As theatre, its a monologue, but its still a diary, fill’d with names of various people & the fun & quirky stuff they get up to & said, such as ‘Oxford, Oxford, taxis, coke, Oxford, “I’m doing politics… my dad’s a lawyer”,’ etc., etc.. The character, Tommy, is a young working-class Mancunian who loves his disco. I love my disco, but it does need a bit of glitz & glamour, not a cardboard box set & dancing in socks & dressing gown. Altho’ at one point, the boxes are turned into a night-time’s cityscape beside which Tom Claxton soliloquised his most poetic piece in a half-chaunt – which was a highlight.
Altho’ Claxton comes across as a fine actor, & especially an orator, I just didn’t think this was the play for him – he needs other actors about him to flourish, one expects. On another note, this is not the only play I’ve disparaged on the streaming platform, & maybe it would have been better to see it all in person. But then again, a university diary is not drama, even if you have join’d the first year drama club.
Damian Beeson Bullen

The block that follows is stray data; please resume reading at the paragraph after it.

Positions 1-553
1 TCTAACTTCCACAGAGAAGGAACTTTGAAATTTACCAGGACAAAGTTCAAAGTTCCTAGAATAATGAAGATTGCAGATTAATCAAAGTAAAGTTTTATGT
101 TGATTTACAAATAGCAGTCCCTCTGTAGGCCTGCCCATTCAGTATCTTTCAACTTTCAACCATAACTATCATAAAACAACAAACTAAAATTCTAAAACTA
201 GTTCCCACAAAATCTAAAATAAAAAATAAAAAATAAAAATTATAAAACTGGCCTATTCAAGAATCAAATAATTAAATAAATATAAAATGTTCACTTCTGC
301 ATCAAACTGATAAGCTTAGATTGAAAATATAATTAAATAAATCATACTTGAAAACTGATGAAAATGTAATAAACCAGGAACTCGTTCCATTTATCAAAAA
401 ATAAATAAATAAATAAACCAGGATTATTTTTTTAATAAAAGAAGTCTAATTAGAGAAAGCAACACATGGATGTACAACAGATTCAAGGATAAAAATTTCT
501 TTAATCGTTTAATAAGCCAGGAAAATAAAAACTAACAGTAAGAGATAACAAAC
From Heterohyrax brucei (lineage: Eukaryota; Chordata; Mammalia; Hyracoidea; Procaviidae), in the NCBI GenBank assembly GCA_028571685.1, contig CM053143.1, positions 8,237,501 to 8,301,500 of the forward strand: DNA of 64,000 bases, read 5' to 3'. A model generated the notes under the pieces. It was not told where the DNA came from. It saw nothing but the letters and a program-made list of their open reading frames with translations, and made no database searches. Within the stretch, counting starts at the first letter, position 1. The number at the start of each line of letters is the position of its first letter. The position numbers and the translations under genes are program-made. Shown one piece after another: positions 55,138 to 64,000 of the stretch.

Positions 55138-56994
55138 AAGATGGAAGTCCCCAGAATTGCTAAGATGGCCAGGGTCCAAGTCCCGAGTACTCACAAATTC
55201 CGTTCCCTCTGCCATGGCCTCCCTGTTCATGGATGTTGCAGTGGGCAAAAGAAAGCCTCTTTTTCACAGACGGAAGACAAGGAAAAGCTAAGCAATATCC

French Institute in Scotland, Online
On demand, Aug 2021
As a citizen of Scotland it is hard not to feel wonder when the name Queen Mary Stuart is mentioned. I tuned into a pivotal performance of 2021 Fringe‘s ‘Mary Stuart’. It was an adaptation of a 1833 play by Friedrich Schiller about the last days of the revered queen. She was imprisoned for murdering her husband Darnley but was in fact incarcerated because of her claim to the English throne at the time held by Queen Elizabeth 1.
Summer Tide Company wrote an original dialogue that hit the heights of this story and offered a great many insights into what great theatre is. The; what I’ll call ‘backstage play’ (in an amazing looking tunnel with old bricks) where they were somewhere deep in a castle or somewhere underground.
The two actresses, Marie Colombe Lobrichon had the role of Elizabeth and Pauline Prevost Mary. They met in this place in France with the American Pauline, an enthusiastic personality and the French Marie more composed who seemed to lock horns immediately especially in their eye dialogue. All at first in a; who plays who? dilemma.
Every second of this scene, and all that came afterwards was overflowing with written brilliance and utmost performance. It was a short movie of their rehearsals for a play about Mary and Elizabeth. But it was a play for its own qualities. Mary’s tale is a tough one, it would be performed in French but at this time Pauline could not muster any great capacity for the language.